US 1475463 A
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Nov. 27, 1923. 1,475,463
H. WEIDA METHOD OF MAKING BATTERY VENTS Filed Nov. 29 1921 INVENTOR Harry Wez'fla, BY
/ r H16 A TTORNE Y Patented Nov.27, 1923.-
UNITED STATES 1,475,463 PATENT OFFICE.
HARRY WEIDA, OF HIGHLAND PARK, NEW JERSEY, ASSIGNOR TO INDIA RUBBER COMPANY, A CORPORATION OF NEW JERSEY.
METHOD OF MAKING BATTERY VENTS.
Application filed November 29, 1921. Serial No. 518,558.
6 of New Jersey, have invented certain new and useful Improvements in Methods of Making Battery Vents, of which the followi'ng is a full, clear, and exact description.
This invention relates to the manufacture of closure caps for batteries, commonly known as battery vents.
An object of the invention is to provide a simple and inexpensive type of battery vent that can be molded and vulcanized complete in one operationand in one piece.
Briefly, the invention consists in a closure cap having an interior separating chamber which is provided with outlets or passages, one outlet or passage at least being 2 formed by a rubber composition of a. more distensible character than the main body of the cap to permit the same to be molded complete 'in one operation and in a mold having a centrally disposed core-pin with notches, the latter forming lips which per- 3 in which mit withdrawal of the core-pin that shapes the chamber.
A preferred embodiment of the inventionis illustrated in the accompanying drawings Fig. 1 is a sectional elevation of one cavity of a gang mold, showing the mass of'rubber being molded,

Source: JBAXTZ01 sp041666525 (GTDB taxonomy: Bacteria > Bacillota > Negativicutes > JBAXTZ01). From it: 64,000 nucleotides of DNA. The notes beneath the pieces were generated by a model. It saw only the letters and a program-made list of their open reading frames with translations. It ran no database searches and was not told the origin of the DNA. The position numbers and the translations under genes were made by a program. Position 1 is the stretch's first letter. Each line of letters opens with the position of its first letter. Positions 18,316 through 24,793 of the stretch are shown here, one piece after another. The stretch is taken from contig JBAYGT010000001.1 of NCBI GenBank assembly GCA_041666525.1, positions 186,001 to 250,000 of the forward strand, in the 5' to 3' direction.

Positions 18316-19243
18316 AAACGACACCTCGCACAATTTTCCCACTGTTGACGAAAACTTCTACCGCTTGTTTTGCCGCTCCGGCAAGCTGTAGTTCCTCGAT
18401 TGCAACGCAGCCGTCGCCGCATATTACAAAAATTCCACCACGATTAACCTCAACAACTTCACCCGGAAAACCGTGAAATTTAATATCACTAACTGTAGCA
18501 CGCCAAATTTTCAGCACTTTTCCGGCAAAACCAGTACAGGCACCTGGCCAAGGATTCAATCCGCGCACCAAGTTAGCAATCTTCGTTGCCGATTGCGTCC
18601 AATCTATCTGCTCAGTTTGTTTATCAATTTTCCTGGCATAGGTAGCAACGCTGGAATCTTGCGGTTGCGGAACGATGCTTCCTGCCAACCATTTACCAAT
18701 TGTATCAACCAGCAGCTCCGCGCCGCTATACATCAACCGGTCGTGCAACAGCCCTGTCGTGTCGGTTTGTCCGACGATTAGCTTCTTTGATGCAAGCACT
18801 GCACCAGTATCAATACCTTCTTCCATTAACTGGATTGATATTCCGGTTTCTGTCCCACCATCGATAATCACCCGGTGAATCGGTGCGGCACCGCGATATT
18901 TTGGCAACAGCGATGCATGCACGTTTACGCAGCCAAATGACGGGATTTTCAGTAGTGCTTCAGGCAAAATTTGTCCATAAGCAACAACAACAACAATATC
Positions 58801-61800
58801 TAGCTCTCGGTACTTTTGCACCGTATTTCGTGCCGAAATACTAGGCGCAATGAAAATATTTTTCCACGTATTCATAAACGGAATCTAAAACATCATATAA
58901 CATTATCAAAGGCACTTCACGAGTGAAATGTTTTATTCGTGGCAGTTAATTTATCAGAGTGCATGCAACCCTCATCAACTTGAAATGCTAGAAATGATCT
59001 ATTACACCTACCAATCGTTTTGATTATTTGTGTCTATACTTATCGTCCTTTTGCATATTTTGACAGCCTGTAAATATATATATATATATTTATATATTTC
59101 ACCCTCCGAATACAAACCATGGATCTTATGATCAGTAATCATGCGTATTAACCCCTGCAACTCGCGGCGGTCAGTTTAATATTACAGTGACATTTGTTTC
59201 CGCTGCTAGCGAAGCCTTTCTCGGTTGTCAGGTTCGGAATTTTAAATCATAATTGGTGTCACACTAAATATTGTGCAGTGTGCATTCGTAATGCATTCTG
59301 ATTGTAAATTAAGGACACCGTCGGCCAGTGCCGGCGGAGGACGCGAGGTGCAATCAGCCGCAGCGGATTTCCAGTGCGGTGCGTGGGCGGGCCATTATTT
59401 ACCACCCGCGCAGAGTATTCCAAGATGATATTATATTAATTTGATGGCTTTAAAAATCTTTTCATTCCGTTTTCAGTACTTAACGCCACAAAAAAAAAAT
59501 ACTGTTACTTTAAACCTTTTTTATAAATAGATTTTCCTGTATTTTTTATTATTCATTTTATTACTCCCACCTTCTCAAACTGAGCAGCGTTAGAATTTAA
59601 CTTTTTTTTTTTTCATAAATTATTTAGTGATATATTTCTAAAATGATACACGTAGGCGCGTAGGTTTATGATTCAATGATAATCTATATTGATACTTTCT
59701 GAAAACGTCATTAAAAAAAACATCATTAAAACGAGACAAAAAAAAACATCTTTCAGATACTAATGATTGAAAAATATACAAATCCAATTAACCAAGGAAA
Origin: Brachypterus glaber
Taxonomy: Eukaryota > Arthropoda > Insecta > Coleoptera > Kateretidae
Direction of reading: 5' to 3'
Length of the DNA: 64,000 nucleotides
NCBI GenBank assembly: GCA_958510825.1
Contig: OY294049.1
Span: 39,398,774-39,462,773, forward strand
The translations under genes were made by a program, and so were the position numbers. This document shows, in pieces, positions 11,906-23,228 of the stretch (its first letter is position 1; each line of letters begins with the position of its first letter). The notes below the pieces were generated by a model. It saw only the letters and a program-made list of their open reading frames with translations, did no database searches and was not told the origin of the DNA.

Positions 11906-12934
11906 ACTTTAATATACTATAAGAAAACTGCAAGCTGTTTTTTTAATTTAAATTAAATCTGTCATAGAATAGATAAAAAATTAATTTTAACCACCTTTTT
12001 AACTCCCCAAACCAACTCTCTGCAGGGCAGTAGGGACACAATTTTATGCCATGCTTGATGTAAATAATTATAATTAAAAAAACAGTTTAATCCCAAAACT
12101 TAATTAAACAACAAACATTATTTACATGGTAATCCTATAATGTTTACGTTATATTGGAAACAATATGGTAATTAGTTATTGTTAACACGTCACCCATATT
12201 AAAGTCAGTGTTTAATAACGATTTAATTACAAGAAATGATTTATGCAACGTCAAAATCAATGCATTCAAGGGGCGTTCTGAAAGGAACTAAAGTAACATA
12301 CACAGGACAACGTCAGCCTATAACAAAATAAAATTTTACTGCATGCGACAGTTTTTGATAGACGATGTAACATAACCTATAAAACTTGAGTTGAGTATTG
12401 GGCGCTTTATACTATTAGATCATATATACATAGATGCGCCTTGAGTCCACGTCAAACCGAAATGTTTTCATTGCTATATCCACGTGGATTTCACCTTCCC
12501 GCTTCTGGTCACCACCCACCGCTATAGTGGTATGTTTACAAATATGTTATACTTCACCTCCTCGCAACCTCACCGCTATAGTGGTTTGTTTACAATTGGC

Fig. 2 is a side elevation of the molded battery vent, and
Fig. 3 is a bottom plan view thereof. According to my invention, the battery vents are formed in a gang mold having a large number of cavities, a description of one of which will sufiice as a disclosure. Referring to Fig. 1, the mold is shown comprising a bottom plate 1 and a top plate, 2. In the bottom plate 1 a pair of split bars 3 are provided, their meeting faces between the molding cavities being indicated by the dotted line 3. 'Each split bar 3 of a pair thereof is cut away semi-circularly at a number of places, one of which is clearly indicated at, to'impart the desired configuration to the sides of the article, the bottom plate 1 being machined out as indicated at 5 and provided with a hole 6 for a core-pin 7-. The latter is gouged out adjacent the bottom of the moldlng cavity to form a number of notches which are indicated at 8, the same being separated by webs of metal 9. There are four notches 8 in the core-pin 7, the intervenlng Webs 9 in cross section appear as a cross and insure formation of the rubber that is being molded into prongs 10 that are separated to define a restricted inlet opening shaped like a cross.
Upon the split bars 3, annular rings 11 are placed, these, in turn, supporting cap impression plates 12, which may be suitably engraved with any desired marking. At its upper extremity, the core-pin 7 is provided with a reduced end 13, which is received in a hole in the cap impression plates 12, and thereby the parts are properly centered. It will be understood that the rings 11 and cap impression plates 12 are received in an opening provided in the top plate 2.